Governor John Hickenlooper confounded death-penalty advocates and opponents alike last month when he granted a reprieve but not clemency to Nathan Dunlap, who'd been scheduled for execution in August for the 1993 murders of four people. Now David Isberg is hoping the governor will intervene to prevent another "death sentence" -- the one he's facing in six months or less after being denied critical medical treatment because of his status as an inmate in Colorado's prison system.
Like Dunlap, Isberg has a bipolar condition and a history of erratic behavior. Unlike Dunlap, Isberg has never killed anyone. Yet his family and supporters say he's battling a life-or-death situation that gets more urgent with every passing day -- and can only be addressed by either a reduction in sentence or executive clemency from Hickenlooper.
But can Hick muster as much interest in Isberg's strange case as he did in the legal and moral quandaries involved in the execution of the Chuck E. Cheese killer?
Back in 2007 former Westword writer Naomi Zeveloff reported on Isberg, who'd been convicted of marijuana possession and then diagnosed with bladder cancer, in a story on the lack of health care for prisoners once they move to halfway houses. Since that time, Isberg has beaten the cancer into remission -- only to pick up more health problems and more serious charges.
Last year, Isberg learned that he has T-cell acute lymphoblastic leukemia. He received chemotherapy, achieved remission, then relapsed -- and now is receiving chemo treatment again. His chief hope for survival beyond the six-month window doctors have now given him is a bone marrow transplant. That treatment is by no means a sure thing; however, Isberg has four siblings, each of whom has a 30 percent chance of being a potential donor.
But a letter from one of his physicians at the Rocky Mountain Cancer Centers explains that the doctor in charge of his case "feels that Mr. Isberg is not and will never be a candidate for transplantation, even if he does achieve a second remission, because his position as a prisoner in jail makes it unsafe for him to go through the procedure."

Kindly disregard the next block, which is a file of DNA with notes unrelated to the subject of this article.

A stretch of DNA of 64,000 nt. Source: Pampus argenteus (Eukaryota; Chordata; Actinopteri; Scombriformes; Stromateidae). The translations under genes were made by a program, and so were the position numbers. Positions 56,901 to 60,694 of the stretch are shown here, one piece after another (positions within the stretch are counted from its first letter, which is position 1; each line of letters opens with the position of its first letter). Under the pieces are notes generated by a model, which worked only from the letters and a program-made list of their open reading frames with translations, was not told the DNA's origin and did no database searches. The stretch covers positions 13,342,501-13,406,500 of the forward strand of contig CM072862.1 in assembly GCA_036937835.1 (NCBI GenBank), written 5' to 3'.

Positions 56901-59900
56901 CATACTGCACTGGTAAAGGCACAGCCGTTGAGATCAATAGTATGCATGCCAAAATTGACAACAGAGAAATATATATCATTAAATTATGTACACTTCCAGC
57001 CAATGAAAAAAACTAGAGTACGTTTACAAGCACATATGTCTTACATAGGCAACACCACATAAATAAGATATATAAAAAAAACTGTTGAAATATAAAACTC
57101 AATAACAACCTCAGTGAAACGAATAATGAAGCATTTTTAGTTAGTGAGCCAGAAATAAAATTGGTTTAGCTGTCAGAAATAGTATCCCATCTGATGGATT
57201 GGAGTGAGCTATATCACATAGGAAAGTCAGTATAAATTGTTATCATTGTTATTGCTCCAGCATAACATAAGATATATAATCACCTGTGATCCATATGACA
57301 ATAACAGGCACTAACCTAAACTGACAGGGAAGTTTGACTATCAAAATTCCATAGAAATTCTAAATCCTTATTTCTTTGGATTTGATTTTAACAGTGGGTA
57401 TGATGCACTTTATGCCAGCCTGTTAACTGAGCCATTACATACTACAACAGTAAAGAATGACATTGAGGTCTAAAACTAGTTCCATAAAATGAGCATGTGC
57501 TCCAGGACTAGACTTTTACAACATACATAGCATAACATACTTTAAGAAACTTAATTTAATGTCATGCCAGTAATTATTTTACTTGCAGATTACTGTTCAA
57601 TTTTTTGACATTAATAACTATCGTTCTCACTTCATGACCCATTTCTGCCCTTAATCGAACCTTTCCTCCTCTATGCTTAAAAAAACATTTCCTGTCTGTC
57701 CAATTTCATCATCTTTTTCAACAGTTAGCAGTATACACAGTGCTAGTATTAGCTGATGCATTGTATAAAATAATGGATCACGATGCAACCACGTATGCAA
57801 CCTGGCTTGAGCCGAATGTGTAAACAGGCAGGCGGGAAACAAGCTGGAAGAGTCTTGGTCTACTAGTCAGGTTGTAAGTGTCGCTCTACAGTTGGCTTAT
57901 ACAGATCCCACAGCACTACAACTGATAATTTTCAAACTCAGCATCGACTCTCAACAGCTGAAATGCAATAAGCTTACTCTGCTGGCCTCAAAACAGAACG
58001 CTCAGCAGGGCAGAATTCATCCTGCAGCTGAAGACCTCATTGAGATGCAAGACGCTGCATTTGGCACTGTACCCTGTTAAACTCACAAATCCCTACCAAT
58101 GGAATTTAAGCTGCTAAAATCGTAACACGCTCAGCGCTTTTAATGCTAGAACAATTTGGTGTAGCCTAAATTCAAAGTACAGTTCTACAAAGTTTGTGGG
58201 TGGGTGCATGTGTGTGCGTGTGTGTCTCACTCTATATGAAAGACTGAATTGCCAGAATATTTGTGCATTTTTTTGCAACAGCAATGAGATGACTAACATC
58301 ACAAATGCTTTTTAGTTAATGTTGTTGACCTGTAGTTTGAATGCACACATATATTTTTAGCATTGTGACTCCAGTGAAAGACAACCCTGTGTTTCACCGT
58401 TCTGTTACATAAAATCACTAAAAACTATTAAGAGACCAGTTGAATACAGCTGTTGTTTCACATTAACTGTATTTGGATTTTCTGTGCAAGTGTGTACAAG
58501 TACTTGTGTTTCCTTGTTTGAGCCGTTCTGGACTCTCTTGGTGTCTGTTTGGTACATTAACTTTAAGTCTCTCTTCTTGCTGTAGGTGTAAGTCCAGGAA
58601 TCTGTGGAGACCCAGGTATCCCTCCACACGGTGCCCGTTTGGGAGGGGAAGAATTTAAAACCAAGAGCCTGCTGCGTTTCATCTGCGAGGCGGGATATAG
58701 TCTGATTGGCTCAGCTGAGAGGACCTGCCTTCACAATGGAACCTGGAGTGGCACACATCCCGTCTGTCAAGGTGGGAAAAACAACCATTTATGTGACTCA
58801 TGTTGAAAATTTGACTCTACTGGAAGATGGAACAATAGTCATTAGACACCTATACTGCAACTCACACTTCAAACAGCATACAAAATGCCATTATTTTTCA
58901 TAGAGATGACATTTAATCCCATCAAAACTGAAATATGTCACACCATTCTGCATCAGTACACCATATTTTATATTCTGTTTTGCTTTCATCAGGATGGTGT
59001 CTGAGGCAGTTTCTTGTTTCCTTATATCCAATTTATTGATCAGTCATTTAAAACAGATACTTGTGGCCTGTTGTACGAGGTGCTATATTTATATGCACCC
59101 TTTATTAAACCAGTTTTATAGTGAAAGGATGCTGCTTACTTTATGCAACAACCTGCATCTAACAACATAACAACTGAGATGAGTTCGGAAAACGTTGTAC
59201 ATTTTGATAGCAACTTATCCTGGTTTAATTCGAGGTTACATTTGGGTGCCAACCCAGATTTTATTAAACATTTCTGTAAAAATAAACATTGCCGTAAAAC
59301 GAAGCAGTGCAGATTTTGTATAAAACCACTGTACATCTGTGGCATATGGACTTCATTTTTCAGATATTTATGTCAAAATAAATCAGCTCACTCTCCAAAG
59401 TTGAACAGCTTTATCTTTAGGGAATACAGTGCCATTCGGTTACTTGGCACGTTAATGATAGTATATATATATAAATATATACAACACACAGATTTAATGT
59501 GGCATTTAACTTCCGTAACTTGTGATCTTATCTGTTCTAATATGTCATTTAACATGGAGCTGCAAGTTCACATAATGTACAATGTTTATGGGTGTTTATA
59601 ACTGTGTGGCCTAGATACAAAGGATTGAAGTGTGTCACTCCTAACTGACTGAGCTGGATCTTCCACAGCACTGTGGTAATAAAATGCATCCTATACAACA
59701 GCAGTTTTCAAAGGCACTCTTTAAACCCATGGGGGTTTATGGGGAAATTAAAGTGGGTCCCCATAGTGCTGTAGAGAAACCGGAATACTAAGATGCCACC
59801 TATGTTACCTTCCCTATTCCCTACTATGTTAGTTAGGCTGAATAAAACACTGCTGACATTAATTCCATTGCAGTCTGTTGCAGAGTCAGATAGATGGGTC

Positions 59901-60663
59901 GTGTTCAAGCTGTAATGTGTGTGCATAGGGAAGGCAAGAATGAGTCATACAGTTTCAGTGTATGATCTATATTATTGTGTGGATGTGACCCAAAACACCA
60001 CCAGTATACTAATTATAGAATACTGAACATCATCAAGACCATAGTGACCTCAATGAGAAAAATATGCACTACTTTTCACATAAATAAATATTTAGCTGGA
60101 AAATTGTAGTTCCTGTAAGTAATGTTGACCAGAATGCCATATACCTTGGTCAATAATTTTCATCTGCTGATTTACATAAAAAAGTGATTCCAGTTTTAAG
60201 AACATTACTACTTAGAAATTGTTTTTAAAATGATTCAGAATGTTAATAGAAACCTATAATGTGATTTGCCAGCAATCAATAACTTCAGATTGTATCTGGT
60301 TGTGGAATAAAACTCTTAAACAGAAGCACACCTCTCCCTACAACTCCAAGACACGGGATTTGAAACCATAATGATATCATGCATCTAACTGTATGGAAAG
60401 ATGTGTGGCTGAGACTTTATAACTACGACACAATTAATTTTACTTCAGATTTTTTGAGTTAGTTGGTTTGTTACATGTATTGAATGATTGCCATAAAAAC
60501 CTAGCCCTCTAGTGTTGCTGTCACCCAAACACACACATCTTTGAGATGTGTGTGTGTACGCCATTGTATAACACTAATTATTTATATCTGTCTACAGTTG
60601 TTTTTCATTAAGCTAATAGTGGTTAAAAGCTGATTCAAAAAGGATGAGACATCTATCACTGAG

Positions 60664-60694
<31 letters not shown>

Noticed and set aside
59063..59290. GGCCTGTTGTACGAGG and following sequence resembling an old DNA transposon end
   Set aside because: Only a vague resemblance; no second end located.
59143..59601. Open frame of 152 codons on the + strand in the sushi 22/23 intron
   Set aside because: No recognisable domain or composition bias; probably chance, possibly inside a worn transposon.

By unsafe, the doctor adds, he means that an inmate lacks the "adequate social support" a transplant patient needs. That social support is unlikely to materialize any time soon -- not as long as Isberg, currently confined to a prison infirmary, is serving 32 years for robbery.
Continue for more about the David Isberg case. That conviction stems from a 2008 arrest, after Isberg walked into a Starbucks and a King Soopers in Boulder and demanded money. Although a jury found him guilty of aggravated robbery while in possession of a real or simulated weapon, Isberg attorney Danyel Joffe says the crimes weren't as violent as they sound.
"While robbery is a serious charge, David did not actually have a gun," Joffe says. "Nobody was in actual danger."
"He was off his meds," says Isberg's sister, Tanya Isberg-Thompson. "He had a thousand dollars in the bank at the time."
Facing possible habitual criminal charges because of his prior felonies, Isberg agreed to take a 32-year jolt rather than getting "bitched" for 64 years. But right now, he's just trying to get through the next six months.
Joffe has filed three motions with the court seeking a reduction in the sentence. The Boulder District Attorney's Office has opposed the move. DA Stan Garnett says his team has yet to be provided with medical records documenting Isberg's condition, and the documents they do have pertaining to his six prior felonies -- including not only the weed charge, but absconding from a halfway house and another robbery conviction in Alaska, as well as a pending case involving an alleged assault on a corrections officer -- don't exactly help his cause.
"He's certainly got a record," Garnett says, "and we have concerns as to whether he poses a public safety risk."
No hearing has been set on the sentence reduction request, but Tanya Isberg-Thompson says time is critical.
"The transplant has to happen soon," she says. "The body can only handle so much. My brother is a fighter, but he's on morphine right now."
In a recent letter to Westword, Isberg expressed his hope that either the Parole Board or Hickenlooper might consider his pleas for a compassionate early release. He acknowledges that many people might well agree with the idea that prisoners should be denied life-saving treatment "because of the fact that they are prisoners," he wrote. "In medical triage, that statement may seem to make sense. In humane terms, it's an outrage."
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Here's a look at a larger version of an Isberg mug shot.
More from our Follow That Story archive circa 2008: "If David Isberg can beat cancer, why not the prison bureaucracy?"